Fergus Cleaver – Partner at Cleaver Partners, Auckland

Fergus Cleaver is a New Zealand-based accountant with more than a decade of Fergus Cleaverexperience in the field. He is a shareholder in Auckland-based Cleaver Partners and an effective advocate for dozens of clients, including some of New Zealand’s top corporate names.

Cleaver grew up on New Zealand’s North Island. He attended the University of Auckland, where he majored in business and minored in economics. He then moved halfway across the world to British Columbia, Canada, to study graduate-level economics at Simon Fraser University. He attended Simon Fraser for a year on a partial scholarship, immersing himself in Canadian culture and embracing the rigorous study of economics. Cleaver also improved his skiing skills on the slopes near the university, which he calls “some of the finest in the world.”

Upon returning to New Zealand, Fergus Cleaver accepted an entry-level position with his family’s accounting firm. In that first pivotal role, he put the reams of knowledge he’d absorbed in undergraduate and graduate study to work in the service of a diverse roster of clients. He credits the experience as an invaluable practical introduction to the oftentimes theoretical world of accounting and business financing.

“I applied myself at university and feel that I received a first-rate education, but nothing can prepare you for the reality of serving clients like actually serving clients,” says Cleaver. “With no disrespect to my outstanding instructors, I learned more during my first year on the job than in the half-decade I spent earning my degrees.”

Cleaver’s dedication to his craft paid off in 2013, when he became an equity partner at Cleaver Partners.

“By virtue of New Zealand’s modest size, our larger clients must do business internationally,” says Cleaver. “And that means we must have a robust understanding of the complex and fluid issues affecting companies that operate in a variety of environments around the world.”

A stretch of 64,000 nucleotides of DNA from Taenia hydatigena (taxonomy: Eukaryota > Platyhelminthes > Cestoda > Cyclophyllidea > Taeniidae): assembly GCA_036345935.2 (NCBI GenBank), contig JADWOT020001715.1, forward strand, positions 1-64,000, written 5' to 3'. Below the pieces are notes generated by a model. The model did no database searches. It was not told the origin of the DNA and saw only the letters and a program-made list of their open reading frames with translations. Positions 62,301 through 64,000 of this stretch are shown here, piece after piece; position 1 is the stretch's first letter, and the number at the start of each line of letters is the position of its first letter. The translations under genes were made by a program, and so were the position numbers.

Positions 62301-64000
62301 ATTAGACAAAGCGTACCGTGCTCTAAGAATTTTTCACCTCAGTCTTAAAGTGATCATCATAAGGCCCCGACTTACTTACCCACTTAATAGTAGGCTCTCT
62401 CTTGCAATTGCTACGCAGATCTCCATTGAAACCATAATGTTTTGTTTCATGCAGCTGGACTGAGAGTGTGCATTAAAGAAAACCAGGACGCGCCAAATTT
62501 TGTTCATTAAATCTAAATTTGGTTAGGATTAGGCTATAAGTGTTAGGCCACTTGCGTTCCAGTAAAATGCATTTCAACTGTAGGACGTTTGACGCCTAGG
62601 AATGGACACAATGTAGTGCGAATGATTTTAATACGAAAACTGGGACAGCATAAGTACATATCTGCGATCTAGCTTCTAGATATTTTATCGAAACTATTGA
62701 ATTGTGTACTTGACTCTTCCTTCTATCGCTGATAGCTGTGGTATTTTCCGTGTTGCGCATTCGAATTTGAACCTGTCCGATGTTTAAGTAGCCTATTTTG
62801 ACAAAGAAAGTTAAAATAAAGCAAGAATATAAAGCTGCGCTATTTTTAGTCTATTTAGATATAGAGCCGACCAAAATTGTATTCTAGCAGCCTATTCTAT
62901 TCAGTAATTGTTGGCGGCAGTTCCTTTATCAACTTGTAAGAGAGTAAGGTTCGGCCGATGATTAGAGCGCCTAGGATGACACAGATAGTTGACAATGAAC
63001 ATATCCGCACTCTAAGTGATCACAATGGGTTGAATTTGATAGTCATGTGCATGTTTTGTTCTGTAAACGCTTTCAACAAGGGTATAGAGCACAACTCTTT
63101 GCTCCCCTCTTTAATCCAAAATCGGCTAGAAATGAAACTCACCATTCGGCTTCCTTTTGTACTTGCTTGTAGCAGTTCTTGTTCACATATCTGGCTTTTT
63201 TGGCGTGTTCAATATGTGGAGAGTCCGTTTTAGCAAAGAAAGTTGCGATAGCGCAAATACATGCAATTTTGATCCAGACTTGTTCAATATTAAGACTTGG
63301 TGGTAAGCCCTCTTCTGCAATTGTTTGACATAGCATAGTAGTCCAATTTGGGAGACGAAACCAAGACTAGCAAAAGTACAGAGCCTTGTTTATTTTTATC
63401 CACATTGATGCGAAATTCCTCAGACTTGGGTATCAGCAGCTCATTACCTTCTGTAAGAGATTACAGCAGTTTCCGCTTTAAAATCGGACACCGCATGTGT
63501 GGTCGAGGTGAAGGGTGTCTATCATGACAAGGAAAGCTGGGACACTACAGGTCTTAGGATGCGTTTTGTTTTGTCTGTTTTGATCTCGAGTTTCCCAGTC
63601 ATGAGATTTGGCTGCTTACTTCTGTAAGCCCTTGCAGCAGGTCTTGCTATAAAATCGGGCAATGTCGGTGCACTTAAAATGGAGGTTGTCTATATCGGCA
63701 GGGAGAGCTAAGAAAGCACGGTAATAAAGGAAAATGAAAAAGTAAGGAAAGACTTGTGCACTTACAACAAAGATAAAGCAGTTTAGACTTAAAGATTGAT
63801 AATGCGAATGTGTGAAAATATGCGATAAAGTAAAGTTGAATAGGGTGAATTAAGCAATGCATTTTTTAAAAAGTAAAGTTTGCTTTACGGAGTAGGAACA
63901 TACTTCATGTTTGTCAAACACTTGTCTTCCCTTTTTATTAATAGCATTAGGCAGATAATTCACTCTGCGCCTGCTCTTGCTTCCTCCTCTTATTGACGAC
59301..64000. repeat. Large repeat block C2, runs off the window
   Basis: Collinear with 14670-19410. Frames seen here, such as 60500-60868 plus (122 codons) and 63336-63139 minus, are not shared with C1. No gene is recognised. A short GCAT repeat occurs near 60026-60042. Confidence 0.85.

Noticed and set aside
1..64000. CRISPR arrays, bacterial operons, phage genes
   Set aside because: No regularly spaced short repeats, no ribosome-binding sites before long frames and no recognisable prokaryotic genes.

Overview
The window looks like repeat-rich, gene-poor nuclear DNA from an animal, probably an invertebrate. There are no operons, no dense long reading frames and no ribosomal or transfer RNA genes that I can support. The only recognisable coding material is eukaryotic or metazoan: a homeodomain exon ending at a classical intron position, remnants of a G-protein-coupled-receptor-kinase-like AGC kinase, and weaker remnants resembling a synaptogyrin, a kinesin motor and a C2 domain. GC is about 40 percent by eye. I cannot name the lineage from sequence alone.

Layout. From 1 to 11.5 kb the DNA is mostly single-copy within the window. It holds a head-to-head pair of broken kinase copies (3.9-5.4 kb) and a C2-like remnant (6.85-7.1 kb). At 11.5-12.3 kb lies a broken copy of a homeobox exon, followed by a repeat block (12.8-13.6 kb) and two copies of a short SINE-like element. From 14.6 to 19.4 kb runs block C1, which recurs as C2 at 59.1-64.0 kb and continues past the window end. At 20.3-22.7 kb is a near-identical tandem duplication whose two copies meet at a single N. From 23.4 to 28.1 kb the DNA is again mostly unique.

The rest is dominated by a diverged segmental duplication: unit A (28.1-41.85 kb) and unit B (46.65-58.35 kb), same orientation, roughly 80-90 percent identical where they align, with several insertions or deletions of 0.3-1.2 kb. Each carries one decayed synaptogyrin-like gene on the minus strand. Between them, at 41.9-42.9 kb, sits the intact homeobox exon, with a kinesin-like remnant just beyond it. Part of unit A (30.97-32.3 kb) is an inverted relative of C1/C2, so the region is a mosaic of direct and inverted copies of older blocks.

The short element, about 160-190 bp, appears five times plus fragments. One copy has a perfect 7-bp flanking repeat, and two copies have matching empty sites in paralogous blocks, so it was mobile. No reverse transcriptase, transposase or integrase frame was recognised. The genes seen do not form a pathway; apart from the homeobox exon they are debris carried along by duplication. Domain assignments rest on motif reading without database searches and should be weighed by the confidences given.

Cleaver and his team see themselves less as buttoned-up accountants than as guides for clients overwhelmed by or unfamiliar with the expectations and requirements of the business world. Over the years, Cleaver has honed an approachable style that earns plaudits from fellow accountants. His plain-English explanations help clients understand what’s at stake in accounting and finance decisions that can seem inconsequential or even irrelevant—and his clients clearly benefit from his approach.

“When you explain these complicated or, frankly, boring concepts to clients in a way that they can truly understand, their eyes light up and you can tell they ‘get it,’” says Cleaver. “For me, that’s the most satisfying thing about what I do.”

During his time at Cleaver Partners, Fergus Cleaver has cultivated a vast array of accounting specialties. His core client services include:

  • Bookkeeping: Custom-tailored bookkeeping and accounting services for clients needing annual and periodic accounts for appraisal, cash flow, tax and other purposes.
  • Business financing: Customized business financing for clients at every stage of the growth cycle, regardless of industry or macroeconomic conditions.
  • Budgeting and financial forecasting: Incisive financial projections for a range of scenarios, all in the aim of maximizing budgeting flexibility and illuminating the potential outcomes of various business decisions.
  • Tax services: Cleaver provides clients with sound advice regarding taxation and tax preparation, with the ultimate aim of minimizing clients’ tax obligations within the constraints of national and international law.

Cleaver’s wide range of business advisory services also includes matters that indirectly impact business accounting, including management consulting and succession planning. Cleaver provides these services to New Zealand-based businesses in a diverse lineup of industries, including contracting and construction, travel agencies, trades, professional services, hospitality firms, freight and logistics companies, legal services providers and marketing and advertising companies.

When Cleaver is not putting in extra time at the office, which he admits happens far too frequently, he can be found traveling with his family, skiing his favorite slopes and advocating for sustainable development practices in New Zealand and across the world.

Fergus Cleaver is also active in the Auckland charity circuit. He gives generously to a number of causes dear to his heart, including local arts and culture organizations, children’s protection groups, social justice organizations for native peoples, disaster and humanitarian relief, animal welfare, poverty alleviation, science and technology investment and more. In addition to direct financial support, he provides accounting help and other financial services on a pro bono basis, and is always seeking new charitable endeavors to which to donate his time and skills.

These 4 Trends Are Changing Accounting (Even If No One Knows It Yet)

By Fergus Cleaver

Like death and taxes, accounting is one of those things that just…is. (To be fair, accounting does intimately involve at least one of those things.)

Seriously: It’s only a small exaggeration to say that the field of accounting is one of the few human professions that always was, always is and probably always will be. But that doesn’t mean it’s incapable of reinventing itself.